*See below for additional resources related to immigrant health services in Canada.

Post-Migration Factors 

Research has shown that immigrants appear to be mentally healthier than their Canadian counterparts upon arrival, exemplifying resilience and being mentally/physically capable of moving their family to a new country. However, over time, their health tends to decrease. 

Assimilation is a multi-faceted endeavor which may require the acquisition of a new language, obtaining steady employment and/or adapting to an unfamiliar education system Navigating these elements of assimilation is no easy task on a socio-emotional level and can often result in feelings of isolation, which can be detrimental to one’s mental and physical health.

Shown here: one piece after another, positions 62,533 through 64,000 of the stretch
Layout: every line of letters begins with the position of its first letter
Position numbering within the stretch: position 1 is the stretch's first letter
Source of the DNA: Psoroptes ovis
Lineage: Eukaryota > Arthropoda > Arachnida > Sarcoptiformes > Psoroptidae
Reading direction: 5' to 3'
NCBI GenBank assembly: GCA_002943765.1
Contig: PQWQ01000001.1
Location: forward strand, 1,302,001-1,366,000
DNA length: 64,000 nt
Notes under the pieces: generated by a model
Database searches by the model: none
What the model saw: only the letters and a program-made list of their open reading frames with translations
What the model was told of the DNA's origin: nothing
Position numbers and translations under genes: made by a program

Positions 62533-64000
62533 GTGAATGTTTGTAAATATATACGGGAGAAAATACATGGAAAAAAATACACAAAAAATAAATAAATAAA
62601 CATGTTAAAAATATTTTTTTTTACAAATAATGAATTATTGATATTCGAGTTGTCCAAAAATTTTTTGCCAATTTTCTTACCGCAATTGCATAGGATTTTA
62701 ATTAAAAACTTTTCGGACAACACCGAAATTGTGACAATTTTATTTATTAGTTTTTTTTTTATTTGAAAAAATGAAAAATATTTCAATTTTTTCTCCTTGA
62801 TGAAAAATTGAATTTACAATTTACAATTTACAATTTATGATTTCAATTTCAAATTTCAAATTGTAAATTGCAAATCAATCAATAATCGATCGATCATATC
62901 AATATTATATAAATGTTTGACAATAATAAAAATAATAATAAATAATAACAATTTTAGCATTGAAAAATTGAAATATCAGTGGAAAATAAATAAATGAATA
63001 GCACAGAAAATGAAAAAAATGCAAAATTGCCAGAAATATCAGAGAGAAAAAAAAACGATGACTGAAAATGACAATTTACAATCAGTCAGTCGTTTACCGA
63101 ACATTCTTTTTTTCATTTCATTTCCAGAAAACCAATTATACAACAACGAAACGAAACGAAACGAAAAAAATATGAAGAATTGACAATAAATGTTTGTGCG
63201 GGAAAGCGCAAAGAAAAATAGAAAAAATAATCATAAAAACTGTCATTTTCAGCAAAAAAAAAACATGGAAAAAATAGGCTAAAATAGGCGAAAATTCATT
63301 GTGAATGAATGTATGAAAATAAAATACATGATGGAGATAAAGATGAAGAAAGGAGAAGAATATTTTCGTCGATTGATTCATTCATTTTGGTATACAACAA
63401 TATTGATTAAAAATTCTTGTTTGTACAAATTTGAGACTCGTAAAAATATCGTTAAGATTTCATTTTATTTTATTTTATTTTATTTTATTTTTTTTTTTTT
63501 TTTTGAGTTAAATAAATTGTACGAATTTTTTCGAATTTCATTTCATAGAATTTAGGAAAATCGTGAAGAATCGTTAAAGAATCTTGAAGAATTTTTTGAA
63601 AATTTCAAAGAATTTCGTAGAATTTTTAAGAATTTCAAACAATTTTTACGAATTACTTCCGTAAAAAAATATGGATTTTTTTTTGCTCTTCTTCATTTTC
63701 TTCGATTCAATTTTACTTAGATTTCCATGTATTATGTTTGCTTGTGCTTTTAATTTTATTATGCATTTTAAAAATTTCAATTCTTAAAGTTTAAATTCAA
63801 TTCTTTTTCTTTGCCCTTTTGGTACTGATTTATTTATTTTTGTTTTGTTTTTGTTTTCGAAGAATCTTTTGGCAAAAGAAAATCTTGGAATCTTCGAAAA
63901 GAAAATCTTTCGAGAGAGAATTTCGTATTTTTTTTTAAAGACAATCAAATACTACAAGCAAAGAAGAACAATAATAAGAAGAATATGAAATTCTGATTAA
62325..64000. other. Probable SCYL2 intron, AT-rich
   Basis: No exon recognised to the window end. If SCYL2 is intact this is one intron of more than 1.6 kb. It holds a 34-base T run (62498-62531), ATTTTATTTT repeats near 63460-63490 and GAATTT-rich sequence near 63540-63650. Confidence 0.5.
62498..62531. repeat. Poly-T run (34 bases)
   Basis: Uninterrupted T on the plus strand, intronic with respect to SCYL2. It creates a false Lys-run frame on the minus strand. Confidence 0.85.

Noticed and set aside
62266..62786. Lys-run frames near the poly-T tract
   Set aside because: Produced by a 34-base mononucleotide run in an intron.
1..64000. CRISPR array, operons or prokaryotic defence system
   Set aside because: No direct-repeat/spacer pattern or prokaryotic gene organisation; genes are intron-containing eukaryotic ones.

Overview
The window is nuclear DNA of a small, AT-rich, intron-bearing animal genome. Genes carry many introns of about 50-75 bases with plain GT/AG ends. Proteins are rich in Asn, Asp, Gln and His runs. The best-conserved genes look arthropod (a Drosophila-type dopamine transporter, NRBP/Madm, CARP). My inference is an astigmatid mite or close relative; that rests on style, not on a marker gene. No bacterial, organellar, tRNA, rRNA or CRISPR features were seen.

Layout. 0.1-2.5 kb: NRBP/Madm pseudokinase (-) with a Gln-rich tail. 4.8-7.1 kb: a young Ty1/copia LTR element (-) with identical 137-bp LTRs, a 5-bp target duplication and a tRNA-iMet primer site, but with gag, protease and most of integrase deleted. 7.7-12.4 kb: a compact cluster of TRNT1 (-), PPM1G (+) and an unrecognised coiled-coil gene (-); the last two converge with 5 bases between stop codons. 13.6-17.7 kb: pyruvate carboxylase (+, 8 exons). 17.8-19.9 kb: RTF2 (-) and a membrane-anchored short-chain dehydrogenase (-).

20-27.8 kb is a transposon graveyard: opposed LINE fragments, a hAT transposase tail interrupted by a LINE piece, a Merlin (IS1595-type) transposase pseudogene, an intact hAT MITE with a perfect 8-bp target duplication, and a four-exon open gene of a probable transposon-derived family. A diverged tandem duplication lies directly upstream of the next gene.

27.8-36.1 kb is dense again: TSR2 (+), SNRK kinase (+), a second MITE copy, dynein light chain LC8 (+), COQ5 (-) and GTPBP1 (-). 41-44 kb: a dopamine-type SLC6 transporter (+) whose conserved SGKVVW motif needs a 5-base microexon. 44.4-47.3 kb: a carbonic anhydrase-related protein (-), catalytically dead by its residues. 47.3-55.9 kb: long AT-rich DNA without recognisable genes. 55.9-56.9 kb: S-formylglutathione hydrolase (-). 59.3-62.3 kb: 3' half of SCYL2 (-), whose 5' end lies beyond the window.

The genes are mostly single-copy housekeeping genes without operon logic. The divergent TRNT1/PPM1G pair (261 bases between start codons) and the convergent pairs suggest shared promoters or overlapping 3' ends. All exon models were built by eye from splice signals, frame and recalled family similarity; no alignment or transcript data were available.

Clinicians should be aware that accessibility to health services, and a provider’s responsiveness to immigrants’ health, can also hinder successful assimilation. Perhaps they can’t effectively communicate what their issue is; it’s a taboo topic; they are unsure of how to access care; and/or don’t feel like a health professional would understand their perception of their needs.

Resources for Practitioners

The Affiliation of Multicultural Service Providers (AMSSA)

Multicultural Mental Health Resource Centre (Check out their webinar section!)

When medicine and culture intersect

Sources

Where There IS a Doctor, But You Don’t Trust Him

Immigration and Ethnocultural Diversity in Canada

Cross-cultural Mental Health and Substance Use

 

(Photo by Kenia Makagonova via Unsplash)

Jerica Rossi is a Marketing Associate of PIMSY EHR

 

Jerica Rossi is a Marketing Associate of PIMSY EHR. For more information about electronic solutions for your practice, check out Behavioral Health Practice Management Software.